How Far Should Educators Go to Help Students in Need?

By Denisa R. Superville — January 24, 2019 3 min read
  • Save to favorites
  • Print

An Indiana superintendent is facing three felony charges, including insurance fraud, after allegedly claiming that a sick student was her own child in order to get him medical treatment.

Superintendent Casey Smitherman, of the Elwood Community School District, said that, in hindsight, she would love to go back and redo that moment.

“I am not saying it was right, I’m really sorry,” Smitherman said in a television interview that aired on WABC. “I was scared for him. I would love to go back to that moment and redo it.”

It seems Smitherman’s intentions were entirely benevolent, and we know educators—teachers, principals, and superintendents—often go out of their way to help students in need.

Teachers, principals, and superintendents regularly dip into their pockets to buy food, clothing, school supplies, and other necessities for students.

Sometimes their good will goes even further.

So, how far should educators go to help students?

“Other than breaking the law, there are no limits,” said Daniel Domenech, the executive director of the AASA, the School Superintendents Association.

“There are people who will write checks, who will take kids in, who will bring food home, who will take them to games, who will do all kinds of things because it’s in the best interest of the kids,” Domenech said. “I love that about my colleagues and educators. They truly are there for the kids. You just have to be careful that you don’t break the law, and that you don’t go overboard...because that’s not going to help.”

But there are gray areas, and educators should be careful to avoid them, Domenech said.

They should be wary about getting too close to students or building emotional ties to the point where they think of students as their adopted children, Domenech said.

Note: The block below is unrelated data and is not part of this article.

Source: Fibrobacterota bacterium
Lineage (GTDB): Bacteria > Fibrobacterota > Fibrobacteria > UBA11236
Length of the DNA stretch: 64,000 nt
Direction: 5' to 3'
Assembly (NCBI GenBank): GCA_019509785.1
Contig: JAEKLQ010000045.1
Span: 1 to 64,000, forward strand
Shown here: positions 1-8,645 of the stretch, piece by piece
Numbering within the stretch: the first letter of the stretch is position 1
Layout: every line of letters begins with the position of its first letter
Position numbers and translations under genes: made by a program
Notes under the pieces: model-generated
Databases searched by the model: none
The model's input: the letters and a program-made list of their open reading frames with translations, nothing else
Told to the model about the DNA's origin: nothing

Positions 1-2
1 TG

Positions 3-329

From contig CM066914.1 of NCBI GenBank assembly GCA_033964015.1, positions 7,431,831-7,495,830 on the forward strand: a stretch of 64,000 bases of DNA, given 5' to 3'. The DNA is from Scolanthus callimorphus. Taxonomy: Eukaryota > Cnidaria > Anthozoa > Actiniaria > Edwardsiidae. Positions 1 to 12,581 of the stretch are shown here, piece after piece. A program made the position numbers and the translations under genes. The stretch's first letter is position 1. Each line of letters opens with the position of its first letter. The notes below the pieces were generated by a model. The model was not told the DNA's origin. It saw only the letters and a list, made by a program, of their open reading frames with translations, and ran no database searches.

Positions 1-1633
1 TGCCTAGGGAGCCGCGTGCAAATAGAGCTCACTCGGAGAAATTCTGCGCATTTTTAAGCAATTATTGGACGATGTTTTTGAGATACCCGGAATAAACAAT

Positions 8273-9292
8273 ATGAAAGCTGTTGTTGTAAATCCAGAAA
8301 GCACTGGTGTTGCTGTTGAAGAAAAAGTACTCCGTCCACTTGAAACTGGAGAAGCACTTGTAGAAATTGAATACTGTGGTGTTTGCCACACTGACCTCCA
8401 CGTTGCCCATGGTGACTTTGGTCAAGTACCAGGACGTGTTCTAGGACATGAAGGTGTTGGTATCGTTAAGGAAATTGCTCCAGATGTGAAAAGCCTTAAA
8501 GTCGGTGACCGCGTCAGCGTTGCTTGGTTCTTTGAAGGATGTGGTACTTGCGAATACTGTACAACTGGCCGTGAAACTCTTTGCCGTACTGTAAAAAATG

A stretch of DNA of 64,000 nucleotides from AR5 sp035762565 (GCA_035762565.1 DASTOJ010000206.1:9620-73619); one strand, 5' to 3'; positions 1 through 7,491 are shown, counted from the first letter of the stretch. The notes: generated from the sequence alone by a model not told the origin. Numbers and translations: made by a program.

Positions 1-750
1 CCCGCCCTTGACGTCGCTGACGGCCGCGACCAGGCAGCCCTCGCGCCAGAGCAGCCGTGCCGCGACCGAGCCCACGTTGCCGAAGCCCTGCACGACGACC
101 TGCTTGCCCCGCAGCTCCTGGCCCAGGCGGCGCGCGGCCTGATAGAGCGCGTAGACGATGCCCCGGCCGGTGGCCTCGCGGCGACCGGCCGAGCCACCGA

And in addition to drawing the line at illegality, they should also make sure their actions to help kids do not violate district policies, he said.

In the Indiana case, Smitherman said she was worried about a student who had missed school. When she checked in on him at home, she noticed what she thought were symptoms of strep throat, Smitherman said in a statement posted on Fox 59.

She took the 15-year-old student to a clinic and was initially denied care, she said. At a second facility, she said he was her son and used her insurance card to cover the student’s medical care.

“I knew he did not have insurance, and I wanted to do all I could to help him get well,” she said in the statement. “I know this action was wrong. In the moment, my only concern was for this child’s health.”

Although Domenech was not familiar with all the details in the Indiana case, he said he understood Smitherman’s motivation, though he does not agree with breaking the law.

“I can see her doing what she did at the moment, fearing that perhaps a child’s life was at stake and he needed attention,” he said.

The superintendent could have handled it differently, Domenech said, like paying for his medical expenses herself.

Smitherman was charged with official misconduct, insurance fraud, insurance application fraud, and identity deception, according to Fox 59.

She is working on entering a diversion program with the Madison County Prosecutor’s Office, meaning that she will likely have no criminal conviction if she does not get arrested within a year, according to the Indianapolis Star.

The county prosecutor told the Indianapolis Star that while Smitherman was attempting to do a good deed, she didn’t go about it the right way.

“The other side of it is you have a school superintendent who is demonstrating through her actions that it’s OK to be dishonest and falsify your name,” Cummings told the paper. “That was more troubling. I think she realizes that.”

A version of this news article first appeared in the District Dossier blog.